The church at St. Paul’s Walden dates from the 13th or 14th century and retains some early features. Ancient graves discovered close by indicate much earlier religious activity of some ilk. The church was refurbished in Georgian times. While much may have been lost then, the result is still pleasing. The soft Hertfordshire stone used as a material for parts of many local churches has proven ideal for graffitists over the ages, as other posts will demonstrate. While many are signs of devotion, such as medieval pilgrim crosses, others are profane, some hinting at older beliefs.
Not all graffiti is carved into the clunch. A leaded window at St. Paul’s Walden carries this minor historical note:
In 1775, Sir Lionel Lyde, a local landowner, tore down much of the 12th century church at Ayot St. Lawrence, leaving what remained as a ‘feature’ while he built a Palladian style church in a nearby field.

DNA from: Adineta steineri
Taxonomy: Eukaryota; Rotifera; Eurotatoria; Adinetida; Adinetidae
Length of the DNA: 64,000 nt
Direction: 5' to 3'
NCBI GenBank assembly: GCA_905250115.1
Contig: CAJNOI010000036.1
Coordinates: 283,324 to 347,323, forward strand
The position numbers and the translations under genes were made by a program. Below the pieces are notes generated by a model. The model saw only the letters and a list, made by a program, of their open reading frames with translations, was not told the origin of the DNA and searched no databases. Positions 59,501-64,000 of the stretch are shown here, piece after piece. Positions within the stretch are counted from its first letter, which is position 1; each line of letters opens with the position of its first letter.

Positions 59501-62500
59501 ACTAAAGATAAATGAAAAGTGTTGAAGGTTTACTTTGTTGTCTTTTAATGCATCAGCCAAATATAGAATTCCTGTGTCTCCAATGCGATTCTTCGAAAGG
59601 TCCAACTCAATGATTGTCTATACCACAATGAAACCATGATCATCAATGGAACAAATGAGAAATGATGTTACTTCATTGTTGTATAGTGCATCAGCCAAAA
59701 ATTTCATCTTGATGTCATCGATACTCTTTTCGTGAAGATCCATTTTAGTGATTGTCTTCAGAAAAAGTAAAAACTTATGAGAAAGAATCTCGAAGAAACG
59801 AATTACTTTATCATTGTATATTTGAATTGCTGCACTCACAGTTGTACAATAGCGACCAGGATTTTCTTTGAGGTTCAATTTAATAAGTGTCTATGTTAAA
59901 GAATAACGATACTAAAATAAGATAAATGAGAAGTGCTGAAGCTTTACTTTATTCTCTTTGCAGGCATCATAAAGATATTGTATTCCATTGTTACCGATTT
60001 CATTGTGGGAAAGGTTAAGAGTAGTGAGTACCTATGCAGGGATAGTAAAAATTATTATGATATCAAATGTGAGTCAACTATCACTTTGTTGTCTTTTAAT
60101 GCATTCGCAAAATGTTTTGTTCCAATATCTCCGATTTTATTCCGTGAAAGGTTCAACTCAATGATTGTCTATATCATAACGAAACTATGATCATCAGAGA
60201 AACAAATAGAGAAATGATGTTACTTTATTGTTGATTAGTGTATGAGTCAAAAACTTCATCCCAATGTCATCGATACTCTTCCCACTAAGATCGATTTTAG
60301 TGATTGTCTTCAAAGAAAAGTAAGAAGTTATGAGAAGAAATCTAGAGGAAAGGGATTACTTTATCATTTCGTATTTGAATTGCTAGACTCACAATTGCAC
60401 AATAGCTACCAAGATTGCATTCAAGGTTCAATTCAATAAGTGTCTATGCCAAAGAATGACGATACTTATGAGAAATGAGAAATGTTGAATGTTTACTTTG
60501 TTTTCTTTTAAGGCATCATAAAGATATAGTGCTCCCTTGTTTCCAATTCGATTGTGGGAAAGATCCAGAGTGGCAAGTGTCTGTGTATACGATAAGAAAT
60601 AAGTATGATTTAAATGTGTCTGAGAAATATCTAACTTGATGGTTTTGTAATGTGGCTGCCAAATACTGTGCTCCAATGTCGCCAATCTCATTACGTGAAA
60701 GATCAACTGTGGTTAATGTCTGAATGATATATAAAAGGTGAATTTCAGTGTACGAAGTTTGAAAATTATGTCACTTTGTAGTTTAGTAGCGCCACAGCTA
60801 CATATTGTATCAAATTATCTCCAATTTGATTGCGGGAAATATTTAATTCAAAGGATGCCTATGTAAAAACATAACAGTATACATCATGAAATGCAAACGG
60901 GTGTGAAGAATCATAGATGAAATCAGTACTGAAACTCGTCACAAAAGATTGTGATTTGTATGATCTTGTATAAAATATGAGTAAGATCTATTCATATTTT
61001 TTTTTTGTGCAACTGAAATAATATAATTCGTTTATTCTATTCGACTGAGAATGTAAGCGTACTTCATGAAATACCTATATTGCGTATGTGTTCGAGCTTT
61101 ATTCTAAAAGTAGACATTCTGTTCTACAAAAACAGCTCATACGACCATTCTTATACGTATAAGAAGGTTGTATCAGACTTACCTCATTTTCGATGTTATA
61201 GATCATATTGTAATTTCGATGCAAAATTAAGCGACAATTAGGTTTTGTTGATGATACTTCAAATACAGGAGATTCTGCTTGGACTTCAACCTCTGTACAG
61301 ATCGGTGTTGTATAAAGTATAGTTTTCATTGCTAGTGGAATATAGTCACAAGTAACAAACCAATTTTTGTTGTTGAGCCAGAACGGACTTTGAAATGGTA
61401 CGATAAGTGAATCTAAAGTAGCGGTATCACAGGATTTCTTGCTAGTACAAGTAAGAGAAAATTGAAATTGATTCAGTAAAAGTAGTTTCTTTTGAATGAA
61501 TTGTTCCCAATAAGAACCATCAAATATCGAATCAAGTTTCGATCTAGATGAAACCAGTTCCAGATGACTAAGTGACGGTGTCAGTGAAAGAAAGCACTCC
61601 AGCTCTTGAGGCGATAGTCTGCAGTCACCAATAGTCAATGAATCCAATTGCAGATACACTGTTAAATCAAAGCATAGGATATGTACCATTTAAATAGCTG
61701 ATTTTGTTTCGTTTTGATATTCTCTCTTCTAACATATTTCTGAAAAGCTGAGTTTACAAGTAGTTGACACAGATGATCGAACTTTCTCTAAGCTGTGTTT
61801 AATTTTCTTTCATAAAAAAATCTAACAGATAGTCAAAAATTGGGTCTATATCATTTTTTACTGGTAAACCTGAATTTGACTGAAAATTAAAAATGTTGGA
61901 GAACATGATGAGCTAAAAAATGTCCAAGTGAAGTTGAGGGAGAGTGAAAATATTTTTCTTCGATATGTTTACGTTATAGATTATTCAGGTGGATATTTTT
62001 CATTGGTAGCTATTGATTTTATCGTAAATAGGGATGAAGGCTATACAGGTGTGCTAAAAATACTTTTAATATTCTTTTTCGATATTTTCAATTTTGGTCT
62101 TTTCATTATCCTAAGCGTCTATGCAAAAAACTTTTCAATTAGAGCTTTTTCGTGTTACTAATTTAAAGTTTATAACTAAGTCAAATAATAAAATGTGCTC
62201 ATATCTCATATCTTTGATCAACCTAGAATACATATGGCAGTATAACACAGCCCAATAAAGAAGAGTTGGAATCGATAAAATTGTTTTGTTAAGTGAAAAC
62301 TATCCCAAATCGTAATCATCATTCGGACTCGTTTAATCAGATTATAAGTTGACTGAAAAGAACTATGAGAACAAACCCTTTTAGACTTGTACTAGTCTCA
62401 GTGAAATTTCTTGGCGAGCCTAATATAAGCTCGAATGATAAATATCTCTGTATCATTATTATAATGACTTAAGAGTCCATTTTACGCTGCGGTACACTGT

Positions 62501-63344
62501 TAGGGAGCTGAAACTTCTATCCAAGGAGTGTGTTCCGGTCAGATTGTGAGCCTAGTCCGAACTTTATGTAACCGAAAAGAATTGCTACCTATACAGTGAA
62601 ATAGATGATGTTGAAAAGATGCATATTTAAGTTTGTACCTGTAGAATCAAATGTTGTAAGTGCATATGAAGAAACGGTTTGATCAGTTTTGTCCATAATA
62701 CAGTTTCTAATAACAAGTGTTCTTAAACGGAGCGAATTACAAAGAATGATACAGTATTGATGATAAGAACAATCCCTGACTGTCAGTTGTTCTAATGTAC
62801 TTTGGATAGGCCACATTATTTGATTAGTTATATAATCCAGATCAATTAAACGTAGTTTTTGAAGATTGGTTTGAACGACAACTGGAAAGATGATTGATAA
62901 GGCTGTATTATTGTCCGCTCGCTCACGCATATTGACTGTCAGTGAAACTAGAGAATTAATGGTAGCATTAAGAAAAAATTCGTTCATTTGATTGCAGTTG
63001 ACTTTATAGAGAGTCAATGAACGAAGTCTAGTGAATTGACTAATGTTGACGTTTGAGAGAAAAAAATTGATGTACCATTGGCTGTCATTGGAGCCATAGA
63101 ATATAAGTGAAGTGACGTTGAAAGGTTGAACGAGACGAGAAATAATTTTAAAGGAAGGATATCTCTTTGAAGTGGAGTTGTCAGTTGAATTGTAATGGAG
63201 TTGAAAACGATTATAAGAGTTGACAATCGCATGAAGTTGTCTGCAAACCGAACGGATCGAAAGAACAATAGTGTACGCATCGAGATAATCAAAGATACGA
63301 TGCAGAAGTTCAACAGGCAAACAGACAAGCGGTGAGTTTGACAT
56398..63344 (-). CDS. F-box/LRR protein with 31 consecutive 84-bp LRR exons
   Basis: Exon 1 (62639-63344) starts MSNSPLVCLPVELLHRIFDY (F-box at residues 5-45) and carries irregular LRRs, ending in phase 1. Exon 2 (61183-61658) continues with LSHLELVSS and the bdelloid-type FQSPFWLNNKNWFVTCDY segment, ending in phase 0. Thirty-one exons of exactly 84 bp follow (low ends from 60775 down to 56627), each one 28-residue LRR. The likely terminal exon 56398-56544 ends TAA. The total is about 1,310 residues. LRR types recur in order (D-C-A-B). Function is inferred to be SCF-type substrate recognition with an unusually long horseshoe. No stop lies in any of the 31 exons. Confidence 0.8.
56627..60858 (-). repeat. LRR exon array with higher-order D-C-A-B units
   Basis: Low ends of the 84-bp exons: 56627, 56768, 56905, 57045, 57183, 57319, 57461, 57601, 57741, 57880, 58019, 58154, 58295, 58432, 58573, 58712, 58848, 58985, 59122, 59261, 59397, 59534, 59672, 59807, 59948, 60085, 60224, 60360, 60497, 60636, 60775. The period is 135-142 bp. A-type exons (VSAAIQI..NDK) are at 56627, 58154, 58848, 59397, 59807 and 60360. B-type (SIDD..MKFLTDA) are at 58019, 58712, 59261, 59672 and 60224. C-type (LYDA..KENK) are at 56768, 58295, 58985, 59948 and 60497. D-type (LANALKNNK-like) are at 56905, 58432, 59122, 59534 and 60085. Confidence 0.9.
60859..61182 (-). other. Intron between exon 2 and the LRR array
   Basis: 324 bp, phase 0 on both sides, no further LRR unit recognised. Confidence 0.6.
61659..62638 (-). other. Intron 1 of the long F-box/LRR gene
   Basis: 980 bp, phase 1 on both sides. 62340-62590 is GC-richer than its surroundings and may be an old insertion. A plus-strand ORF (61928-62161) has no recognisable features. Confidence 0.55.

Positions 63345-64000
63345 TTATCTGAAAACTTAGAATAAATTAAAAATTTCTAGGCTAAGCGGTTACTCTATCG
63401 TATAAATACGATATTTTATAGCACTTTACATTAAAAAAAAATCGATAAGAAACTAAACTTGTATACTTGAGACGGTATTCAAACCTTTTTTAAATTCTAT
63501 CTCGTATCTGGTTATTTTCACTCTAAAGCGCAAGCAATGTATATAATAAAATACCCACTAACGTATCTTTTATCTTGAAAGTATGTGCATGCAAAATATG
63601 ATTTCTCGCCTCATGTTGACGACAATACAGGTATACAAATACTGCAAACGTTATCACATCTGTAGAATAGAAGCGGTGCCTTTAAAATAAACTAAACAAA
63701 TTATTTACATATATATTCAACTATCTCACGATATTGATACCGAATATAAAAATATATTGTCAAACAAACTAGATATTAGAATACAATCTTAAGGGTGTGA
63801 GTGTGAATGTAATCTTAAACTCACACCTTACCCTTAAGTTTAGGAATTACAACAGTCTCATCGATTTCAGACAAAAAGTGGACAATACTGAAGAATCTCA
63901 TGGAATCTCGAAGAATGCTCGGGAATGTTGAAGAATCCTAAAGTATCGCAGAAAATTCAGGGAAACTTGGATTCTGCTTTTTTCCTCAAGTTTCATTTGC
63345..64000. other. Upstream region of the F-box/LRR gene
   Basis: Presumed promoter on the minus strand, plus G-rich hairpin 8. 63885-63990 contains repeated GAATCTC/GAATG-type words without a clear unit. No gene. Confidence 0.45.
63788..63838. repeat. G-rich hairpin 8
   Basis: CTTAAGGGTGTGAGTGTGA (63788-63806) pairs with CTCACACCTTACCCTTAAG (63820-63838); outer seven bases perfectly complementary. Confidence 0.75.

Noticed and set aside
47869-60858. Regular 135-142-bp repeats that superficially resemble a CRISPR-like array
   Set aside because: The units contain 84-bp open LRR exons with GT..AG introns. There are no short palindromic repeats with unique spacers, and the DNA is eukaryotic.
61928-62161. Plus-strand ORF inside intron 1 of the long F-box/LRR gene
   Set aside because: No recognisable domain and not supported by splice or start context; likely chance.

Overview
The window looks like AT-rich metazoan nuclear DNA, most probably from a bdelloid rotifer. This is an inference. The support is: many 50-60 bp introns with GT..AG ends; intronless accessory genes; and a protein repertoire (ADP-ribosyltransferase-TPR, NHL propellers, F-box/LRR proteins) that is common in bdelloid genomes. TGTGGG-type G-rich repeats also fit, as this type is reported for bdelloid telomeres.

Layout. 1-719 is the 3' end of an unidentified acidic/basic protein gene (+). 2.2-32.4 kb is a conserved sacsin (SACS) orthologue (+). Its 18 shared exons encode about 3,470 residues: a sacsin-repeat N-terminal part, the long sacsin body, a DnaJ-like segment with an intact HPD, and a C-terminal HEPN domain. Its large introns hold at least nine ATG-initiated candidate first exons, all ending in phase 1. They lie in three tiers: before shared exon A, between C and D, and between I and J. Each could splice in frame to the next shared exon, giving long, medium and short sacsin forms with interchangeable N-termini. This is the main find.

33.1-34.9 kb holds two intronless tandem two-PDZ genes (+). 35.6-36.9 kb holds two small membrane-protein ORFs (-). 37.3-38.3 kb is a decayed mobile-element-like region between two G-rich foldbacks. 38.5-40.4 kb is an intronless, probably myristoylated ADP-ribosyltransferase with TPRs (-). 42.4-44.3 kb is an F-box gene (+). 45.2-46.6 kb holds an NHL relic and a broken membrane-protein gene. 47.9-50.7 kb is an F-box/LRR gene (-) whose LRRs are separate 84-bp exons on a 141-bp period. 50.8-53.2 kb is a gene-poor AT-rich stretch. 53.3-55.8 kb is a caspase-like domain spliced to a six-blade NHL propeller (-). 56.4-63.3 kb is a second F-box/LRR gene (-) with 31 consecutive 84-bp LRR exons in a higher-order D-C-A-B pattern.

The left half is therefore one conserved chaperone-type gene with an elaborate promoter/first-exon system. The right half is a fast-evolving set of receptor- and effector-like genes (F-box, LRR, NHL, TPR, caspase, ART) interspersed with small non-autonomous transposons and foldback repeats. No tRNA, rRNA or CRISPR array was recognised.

The new church is pictured above and below are two shots of the remains of the old.
Like the church at Caldecote (see a previous post), the 14th century church at Lower Gravenhurst is classified as redundant and is cared for by the Churches Conservation Trust. It’s quiet and the interior is beautiful in its simplicity. The woodwork is simple, ancient and worn. The tiles are plain and well-trodden. There are remnants of painted decoration.